“The Adjustment Bureau” is a highly vigorous and complicated film. It takes an interesting concept meshing an unbalanced universe with a very adept character study and before you know it, you’re violating the laws of reality. In a nutshell, that’s how I embellish the picture. It contains dazzling twists, crafty dialogue and wordplay, unparalleled worlds that conflict with our own, highly ingenious characters, and a tremendous setting that could easily compare to a dystopia only found in literature. What makes “The Adjustment Bureau” widely-profound is its remarkably rich story. I never stumbled across a film so wildly original that after previewing it I became slightly disappointed I didn’t see it in theaters. As a major history and political science buff, “The Adjustment Bureau’s” biggest strength is fixating the setting in the present day, especially in regards to our government.
The story commences in 2006 when a Brooklyn congressman, David Norris, played by Matt Damon, is struggling to rehearse his concession speech. When all hope seems lost, Norris encounters an alluring woman named Elise Sellas, played by Emily Blunt, who inspires the young congressman to deliver an unusually impartial speech that successfully lands him in the senate race for 2010. After the warm reception of Norris’ speech, Norris crosses upon Elise a month later on his way to work. Norris credits her for pushing him to political ascension on the bus ride to his office. As the two develop a romantic connection, Norris’ world is instantly threatened when a squad of suited men examines his close friend, Charlie, who is encapsulated in time. They pursue Norris until he’s incapacitated and taken to an abandoned warehouse to be interrogated.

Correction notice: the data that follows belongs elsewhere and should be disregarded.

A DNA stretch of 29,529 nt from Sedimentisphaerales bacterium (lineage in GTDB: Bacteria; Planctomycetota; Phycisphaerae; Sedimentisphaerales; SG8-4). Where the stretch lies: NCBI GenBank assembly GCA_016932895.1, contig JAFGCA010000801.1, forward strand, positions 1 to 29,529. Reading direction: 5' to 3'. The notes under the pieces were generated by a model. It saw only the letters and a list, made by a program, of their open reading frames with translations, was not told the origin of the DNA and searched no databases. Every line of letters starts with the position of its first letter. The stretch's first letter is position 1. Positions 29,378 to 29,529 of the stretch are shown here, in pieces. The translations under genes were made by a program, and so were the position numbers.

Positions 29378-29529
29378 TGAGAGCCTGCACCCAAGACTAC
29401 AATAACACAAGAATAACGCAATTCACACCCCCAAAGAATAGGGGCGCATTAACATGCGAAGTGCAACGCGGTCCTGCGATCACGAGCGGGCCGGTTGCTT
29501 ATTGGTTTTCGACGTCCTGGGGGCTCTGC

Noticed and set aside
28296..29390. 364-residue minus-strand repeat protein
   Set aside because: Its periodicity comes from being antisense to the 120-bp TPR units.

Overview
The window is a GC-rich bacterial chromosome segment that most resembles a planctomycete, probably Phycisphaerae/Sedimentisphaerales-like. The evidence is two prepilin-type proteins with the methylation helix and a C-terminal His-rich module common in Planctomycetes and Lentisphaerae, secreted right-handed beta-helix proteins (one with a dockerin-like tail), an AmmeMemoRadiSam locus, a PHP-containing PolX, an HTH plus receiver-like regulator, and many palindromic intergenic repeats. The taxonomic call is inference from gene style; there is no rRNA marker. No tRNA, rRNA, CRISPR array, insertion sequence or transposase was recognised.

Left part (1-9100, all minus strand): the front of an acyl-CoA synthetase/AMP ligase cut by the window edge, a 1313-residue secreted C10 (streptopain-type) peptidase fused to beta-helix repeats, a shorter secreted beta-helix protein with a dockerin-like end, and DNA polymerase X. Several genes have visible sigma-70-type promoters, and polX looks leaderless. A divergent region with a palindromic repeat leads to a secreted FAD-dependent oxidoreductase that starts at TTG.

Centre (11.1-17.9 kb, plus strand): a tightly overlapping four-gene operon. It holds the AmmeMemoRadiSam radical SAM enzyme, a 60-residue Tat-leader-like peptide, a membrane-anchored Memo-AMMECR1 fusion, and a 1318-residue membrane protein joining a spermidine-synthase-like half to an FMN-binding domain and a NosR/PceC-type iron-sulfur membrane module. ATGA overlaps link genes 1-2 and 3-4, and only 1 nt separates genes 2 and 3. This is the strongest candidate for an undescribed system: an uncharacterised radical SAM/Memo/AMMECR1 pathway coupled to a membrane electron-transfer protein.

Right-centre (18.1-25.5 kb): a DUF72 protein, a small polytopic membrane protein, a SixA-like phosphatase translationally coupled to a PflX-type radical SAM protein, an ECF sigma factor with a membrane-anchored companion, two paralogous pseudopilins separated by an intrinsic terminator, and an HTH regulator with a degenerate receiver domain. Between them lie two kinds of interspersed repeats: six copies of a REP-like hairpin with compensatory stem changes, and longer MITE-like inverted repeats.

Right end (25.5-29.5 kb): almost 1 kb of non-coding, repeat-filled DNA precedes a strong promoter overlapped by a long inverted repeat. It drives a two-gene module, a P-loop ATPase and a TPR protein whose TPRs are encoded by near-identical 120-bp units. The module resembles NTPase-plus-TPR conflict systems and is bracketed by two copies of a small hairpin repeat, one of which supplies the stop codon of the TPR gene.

When Norris is awoken, a man named Richardson, played by John Slattery, explains that the men who abducted him earlier were part of a secret organization known as the Adjustment Bureau in which the party ensures the lives of the people proceed accordingly. The Bureau maintains a watchful eye over the population which is governed by an overpowering document known as “the plan” devised by a supreme overlord commonly referred to as “the chairman.” Norris is warned by Richardson that if the existence of the bureau is revealed to the outside world, he would be ultimately subjected to lobotomization. The Bureau concludes that Norris is not permitted to see the Elise in which Richardson briefly deduces that they were never meant to be together. Despite the idle threats, Norris does whatever it takes to see Elise regardless of the long-term consequences.
“The Adjustment Bureau” depicts a limited democratic society with the goal of laying out the groundwork and itinerary for figures and individuals instrumental to the United States government. The fascination I have concealed within derives from the brilliant exposition of the film.
This is a film only a select few can fully interpret and understand. In fact, “The Adjustment Bureau” must be seen at least two or three times to absolutely grasp its abstract concept.